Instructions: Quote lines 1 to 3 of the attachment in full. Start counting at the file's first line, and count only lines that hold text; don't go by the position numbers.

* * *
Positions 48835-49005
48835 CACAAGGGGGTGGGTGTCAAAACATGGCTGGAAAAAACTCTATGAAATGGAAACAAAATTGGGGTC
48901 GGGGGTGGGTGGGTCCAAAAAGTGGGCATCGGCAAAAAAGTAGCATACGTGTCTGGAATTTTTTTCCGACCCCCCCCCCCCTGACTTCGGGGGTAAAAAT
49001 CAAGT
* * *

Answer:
Positions 48835-49005
48835 CACAAGGGGGTGGGTGTCAAAACATGGCTGGAAAAAACTCTATGAAATGGAAACAAAATTGGGGTC
48901 GGGGGTGGGTGGGTCCAAAAAGTGGGCATCGGCAAAAAAGTAGCATACGTGTCTGGAATTTTTTTCCGACCCCCCCCCCCCTGACTTCGGGGGTAAAAAT